Chetan Bhagat’s ‘One Indian Girl’ is a handbook for likeable feminists

Chetan Bhagat writes a strong female protagonist, but does she need to be nice?

Written by Pooja Pillai | Updated: October 14, 2016 4:51 pm
The protagonist of this book is Radhika Mehta. She is a high-earning, successful investment banker who is opinionated, independent and not a virgin. She is also a feminist. The protagonist of this book is Radhika Mehta. She is a high-earning, successful investment banker who is opinionated, independent and not a virgin. She is also a feminist.

Book Name- One Indian Girl
Author- Chetan Bhagat
Publisher- Rupa
Pages- 280
Price- 176

A few chapters into One Indian Girl, I couldn’t help but wonder if one should see Chetan Bhagat’s new novel as an apology. After all, he did inflict Half Girlfriend, with its undeniable sexism and half-baked female lead, on us. Would we be willing to forgive and forget, because, instead of a hero looking for professional and romantic fulfillment, Bhagat’s new novel has a heroine who is looking for the same?

WATCH VIDEO | Chetan Bhagat Chats About His New Book One Indian Girl

The protagonist of this book is Radhika Mehta. She is a high-earning, successful investment banker who is opinionated, independent and not a virgin. She is also a feminist, who is quick to tell her mother off for looking at her professional success as a hindrance on the road to marital bliss. She is unafraid to ask for what she wants in bed and, when the time comes, is able to pay for her own fancy destination wedding in Goa. Clearly, Bhagat’s first ever female narrator is a strong, female character that one can root for.

But you can’t help spot the problems. Why are all the women in the book set up in opposition to each other? Her mother nags her to get married, her sister is obsessed with appearances, but Radhika never rises above her contempt for them.

 

Bhagat gets some things right. He captures perfectly the discomfort a modern woman might feel when she’s expected to act like a shy, obedient dulhan. When relatives flock to see the bride-to-be, she wryly remarks: “The monkey was out of the cage and there was a free sighting in the lobby.” She says all the right things about how giving women the right to choose is not enough — they need to have the right to choose the things they want, not what men want.

WATCH VIDEO: Being Chetan Bhagat

But those looking to award Bhagat the feminist brownie points he is angling for will have to wait a while. He may have interviewed over a hundred girls and women, read Naomi Wolf’s The Beauty Myth (he tosses a mention into a scene), and even got his body hair waxed in an effort to unravel the mysteries of the female mind, but all that is undone by this little exchange: “‘If their son can do this, why can’t the bahu?’ he said. ‘Now that is feminism,’ I said and high-fived him. ‘Everything doesn’t need hi-fi labels like feminism. Just logic.’”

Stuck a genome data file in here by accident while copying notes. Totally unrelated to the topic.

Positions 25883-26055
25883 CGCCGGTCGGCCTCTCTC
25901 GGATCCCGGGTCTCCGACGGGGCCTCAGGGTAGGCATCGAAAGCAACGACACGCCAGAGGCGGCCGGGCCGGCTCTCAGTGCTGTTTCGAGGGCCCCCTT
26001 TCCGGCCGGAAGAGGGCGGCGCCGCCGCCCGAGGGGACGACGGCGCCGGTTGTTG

Radhika not just suffers foolish logic but also simpers when her husband-to-be says: “I don’t think anyone has to specifically call himself or herself a feminist. If you are a fair person and want equal opportunities for all, that’s a start.” Why would an intelligent feminist swallow such nonsense?

WATCH VIDEO | Chetan Bhagat On Surgical Strikes & Pakistani Artistes Ban Controversy

The answer to that, dear reader, lies in the Likeable Feminist persona that Radhika is meant to represent. If Radhika had launched into an explanation of why the label “feminist” is so important, she would have come across as a scold launching an attack on a nice man who is simply being reasonable. She can be opinionated and sexually active, but a feminist still needs to be nice and that is something Bhagat won’t let us forget.

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  1. M
    motiprava sahoo
    Jun 3, 2017 at 3:25 pm
    Chetan sir am a great fan of urs..I hve read all of ur buks...ur way. Of exprsing those felngs of every teen is great. I just lve all urs buks sir. And eagerly waiting fr ur next novel sir
    Reply
  2. N
    Neel
    May 24, 2017 at 12:50 am
    Simply Bakwas C grade story.... English version of Manohar kahaniya.... One of the Worst boring vulgar book of the year. Author should try writing for adult movie. Waste of time even to read few pages u feel like throw up.... story and narration sucks..
    Reply
  3. D
    Divya
    Feb 6, 2017 at 6:37 pm
    Loved the book in parts. But the author could have given it a more clear ending
    Reply
  4. D
    dhimanta
    Nov 1, 2016 at 9:32 am
    one indian girl seems to be the worst creation of Bhagat...your days as a writer is over my friend..
    Reply
  5. N
    Nabina khanal
    Dec 1, 2016 at 5:09 am
    This book made me realize my inner self. At sometime i could connect to radhika while at other time i hated her being so. great Job Mr.Bhagat.lt;br/gt;With love from Nepal ( loved One indian Girl)
    Reply
  6. V
    vivek
    Oct 10, 2016 at 5:13 am
    Lol. I wouldn't read this even if i am paid to read. Its high time chetan bhagat realized that he should stop writing altogether or write something sensible.
    Reply
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